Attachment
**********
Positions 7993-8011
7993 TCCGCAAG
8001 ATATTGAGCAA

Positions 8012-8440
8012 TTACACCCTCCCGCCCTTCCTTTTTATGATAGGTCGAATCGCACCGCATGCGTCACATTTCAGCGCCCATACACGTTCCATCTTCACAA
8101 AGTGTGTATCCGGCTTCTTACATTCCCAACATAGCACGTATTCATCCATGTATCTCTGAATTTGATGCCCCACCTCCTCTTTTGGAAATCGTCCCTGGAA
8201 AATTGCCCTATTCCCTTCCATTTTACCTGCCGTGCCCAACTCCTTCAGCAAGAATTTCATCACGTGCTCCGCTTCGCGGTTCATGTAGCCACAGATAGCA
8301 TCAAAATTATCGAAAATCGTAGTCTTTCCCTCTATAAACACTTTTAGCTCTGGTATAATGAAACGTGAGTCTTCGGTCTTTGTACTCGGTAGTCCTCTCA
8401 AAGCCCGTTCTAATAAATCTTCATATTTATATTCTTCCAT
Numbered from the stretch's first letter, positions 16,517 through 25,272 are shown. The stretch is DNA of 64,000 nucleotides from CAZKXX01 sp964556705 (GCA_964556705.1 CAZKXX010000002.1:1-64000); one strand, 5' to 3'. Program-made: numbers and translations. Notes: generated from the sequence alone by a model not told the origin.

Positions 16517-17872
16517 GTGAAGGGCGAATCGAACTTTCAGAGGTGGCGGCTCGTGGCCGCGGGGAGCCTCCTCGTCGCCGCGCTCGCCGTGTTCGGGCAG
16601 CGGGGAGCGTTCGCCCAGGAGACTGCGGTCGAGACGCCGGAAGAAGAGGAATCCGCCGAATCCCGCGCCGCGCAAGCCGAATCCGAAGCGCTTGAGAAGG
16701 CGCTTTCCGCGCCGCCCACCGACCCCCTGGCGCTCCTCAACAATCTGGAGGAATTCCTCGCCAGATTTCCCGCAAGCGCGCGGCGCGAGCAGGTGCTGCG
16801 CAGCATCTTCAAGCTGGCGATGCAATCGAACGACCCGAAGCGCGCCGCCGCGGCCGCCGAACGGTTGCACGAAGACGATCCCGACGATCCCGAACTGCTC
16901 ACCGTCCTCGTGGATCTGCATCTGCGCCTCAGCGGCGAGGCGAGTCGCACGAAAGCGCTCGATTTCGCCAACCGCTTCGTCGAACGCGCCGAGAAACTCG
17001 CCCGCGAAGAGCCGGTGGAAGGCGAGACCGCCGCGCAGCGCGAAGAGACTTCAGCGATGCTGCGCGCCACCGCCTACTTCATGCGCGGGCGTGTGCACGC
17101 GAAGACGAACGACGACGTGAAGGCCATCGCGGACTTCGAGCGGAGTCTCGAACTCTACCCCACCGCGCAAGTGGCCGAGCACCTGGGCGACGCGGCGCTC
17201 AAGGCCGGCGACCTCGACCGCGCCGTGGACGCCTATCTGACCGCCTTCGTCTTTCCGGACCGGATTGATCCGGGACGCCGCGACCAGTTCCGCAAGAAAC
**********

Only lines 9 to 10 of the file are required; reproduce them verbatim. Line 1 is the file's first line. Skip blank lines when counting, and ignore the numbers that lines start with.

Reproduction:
8401 AAGCCCGTTCTAATAAATCTTCATATTTATATTCTTCCAT
Numbered from the stretch's first letter, positions 16,517 through 25,272 are shown. The stretch is DNA of 64,000 nucleotides from CAZKXX01 sp964556705 (GCA_964556705.1 CAZKXX010000002.1:1-64000); one strand, 5' to 3'. Program-made: numbers and translations. Notes: generated from the sequence alone by a model not told the origin.